A Shanghai court has become the first in China to officially adopt a new artificial intelligence-supported software to facilitate judicial hearings, according to state-owned newspaper Legal Daily.
The Shanghai No. 2 Intermediate People’s Court on Wednesday used a technology dubbed the 206 System, jointly developed by tech company iFlytek and the country’s judicial, procuratorial, and public security organs. While the 206 System saw test runs in several Chinese cities last year — and different AI technology has been implemented in other courtrooms — the Shanghai court has become the first to formally adopt this new software.
The 206 System can accept verbal commands to display relevant information on digital screens. It is also able to transcribe speech throughout hearings and identify speakers according to their roles: judges, prosecutors, defendants, and more.
“At the trial, it can assist the judge to ascertain facts, identify evidence, protect the rights to sue and to a fair ruling, and ensure that the guilty are punished justly and the innocent not subject to criminal investigation,” said Guo Weiqing, president of the Shanghai court.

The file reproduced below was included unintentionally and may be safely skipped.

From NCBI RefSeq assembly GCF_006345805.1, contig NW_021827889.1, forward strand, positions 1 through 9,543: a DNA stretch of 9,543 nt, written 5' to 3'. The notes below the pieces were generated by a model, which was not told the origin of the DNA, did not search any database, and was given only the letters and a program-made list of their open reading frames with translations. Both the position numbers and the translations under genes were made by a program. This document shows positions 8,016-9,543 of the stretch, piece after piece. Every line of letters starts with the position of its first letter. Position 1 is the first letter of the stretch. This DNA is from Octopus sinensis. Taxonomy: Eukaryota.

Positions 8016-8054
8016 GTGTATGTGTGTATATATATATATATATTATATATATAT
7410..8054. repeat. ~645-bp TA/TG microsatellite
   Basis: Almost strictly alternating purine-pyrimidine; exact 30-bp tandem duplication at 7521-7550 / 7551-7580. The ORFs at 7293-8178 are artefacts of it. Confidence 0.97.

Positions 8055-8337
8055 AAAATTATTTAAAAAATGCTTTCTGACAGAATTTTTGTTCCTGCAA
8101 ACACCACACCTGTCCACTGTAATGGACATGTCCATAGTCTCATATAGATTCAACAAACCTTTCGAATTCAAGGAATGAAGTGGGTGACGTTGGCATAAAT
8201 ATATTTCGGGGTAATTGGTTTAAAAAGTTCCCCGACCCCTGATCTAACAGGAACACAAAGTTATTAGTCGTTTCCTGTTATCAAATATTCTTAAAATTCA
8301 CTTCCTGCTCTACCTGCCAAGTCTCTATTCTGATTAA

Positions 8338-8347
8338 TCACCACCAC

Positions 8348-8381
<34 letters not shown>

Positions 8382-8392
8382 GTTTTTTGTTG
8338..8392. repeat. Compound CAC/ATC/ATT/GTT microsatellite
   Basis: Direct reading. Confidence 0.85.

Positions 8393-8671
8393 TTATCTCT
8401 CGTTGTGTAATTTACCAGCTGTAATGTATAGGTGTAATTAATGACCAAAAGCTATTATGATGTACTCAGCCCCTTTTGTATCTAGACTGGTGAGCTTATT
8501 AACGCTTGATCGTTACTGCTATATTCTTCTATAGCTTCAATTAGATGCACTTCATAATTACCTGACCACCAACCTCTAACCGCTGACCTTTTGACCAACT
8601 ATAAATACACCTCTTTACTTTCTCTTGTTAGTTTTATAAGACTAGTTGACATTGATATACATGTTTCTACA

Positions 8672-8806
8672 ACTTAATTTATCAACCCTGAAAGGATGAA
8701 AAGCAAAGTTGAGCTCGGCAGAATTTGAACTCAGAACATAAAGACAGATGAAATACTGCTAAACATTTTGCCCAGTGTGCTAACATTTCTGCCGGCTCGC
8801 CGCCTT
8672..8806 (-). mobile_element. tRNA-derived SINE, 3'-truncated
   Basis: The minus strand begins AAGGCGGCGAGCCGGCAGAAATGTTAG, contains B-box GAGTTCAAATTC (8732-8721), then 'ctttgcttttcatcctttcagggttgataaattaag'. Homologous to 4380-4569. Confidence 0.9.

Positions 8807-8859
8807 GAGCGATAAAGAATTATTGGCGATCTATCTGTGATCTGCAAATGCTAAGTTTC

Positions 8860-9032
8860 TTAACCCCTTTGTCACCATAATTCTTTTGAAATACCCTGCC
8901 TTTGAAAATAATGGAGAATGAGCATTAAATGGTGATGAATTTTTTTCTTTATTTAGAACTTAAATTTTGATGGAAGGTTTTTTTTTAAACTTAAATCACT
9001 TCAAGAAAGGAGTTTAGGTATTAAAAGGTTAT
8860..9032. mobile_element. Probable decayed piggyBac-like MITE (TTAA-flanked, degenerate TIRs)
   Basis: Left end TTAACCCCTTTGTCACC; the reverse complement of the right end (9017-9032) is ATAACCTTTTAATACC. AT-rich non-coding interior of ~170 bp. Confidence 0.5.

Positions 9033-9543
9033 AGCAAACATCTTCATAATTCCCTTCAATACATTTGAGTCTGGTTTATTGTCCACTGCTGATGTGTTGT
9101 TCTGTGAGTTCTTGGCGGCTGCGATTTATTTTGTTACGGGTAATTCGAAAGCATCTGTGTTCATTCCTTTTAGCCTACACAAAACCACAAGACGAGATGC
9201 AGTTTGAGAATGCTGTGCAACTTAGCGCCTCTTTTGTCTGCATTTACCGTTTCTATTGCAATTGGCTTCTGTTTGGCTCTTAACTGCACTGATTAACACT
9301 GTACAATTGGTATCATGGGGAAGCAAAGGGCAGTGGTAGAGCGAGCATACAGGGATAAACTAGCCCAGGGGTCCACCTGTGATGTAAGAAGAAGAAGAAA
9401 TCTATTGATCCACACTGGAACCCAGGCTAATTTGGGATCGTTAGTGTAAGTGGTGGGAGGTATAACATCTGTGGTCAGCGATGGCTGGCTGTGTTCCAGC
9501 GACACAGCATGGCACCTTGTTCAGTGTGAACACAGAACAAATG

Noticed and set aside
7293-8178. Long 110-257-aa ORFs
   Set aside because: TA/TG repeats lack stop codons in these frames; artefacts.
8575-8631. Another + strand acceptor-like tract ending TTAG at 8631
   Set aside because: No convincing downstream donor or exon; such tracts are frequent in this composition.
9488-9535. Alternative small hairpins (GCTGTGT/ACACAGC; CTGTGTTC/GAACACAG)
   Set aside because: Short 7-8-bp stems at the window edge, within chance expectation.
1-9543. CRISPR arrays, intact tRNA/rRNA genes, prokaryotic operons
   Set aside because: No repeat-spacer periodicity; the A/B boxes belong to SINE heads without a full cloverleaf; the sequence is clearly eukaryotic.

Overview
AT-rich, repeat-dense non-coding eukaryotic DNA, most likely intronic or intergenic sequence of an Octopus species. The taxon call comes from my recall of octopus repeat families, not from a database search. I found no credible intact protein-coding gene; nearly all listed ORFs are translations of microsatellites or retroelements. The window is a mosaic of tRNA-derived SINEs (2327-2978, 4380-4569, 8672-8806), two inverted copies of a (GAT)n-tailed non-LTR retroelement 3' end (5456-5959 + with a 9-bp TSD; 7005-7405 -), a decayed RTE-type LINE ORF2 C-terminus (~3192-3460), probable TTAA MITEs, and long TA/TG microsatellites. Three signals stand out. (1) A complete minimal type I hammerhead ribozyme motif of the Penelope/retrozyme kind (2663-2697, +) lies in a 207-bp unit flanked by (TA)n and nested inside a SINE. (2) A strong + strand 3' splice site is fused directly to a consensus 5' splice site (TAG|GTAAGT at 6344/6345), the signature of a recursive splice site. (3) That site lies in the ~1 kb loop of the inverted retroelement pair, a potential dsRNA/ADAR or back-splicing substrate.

In recent years, judicial reforms using smart technology have been implemented to grant China’s courts and tribunals access to the nation’s central database of legal documents. Under the smart court system, the country had data on 122 million legal cases and over 6 million trial records by the end of 2017.
Editor: Bibek Bhandari.
(Header image: A projection shows a judge deciding on a ruling with the help of AI technology at a court in Hangzhou, Zhejiang province, April 20, 2018. VCG)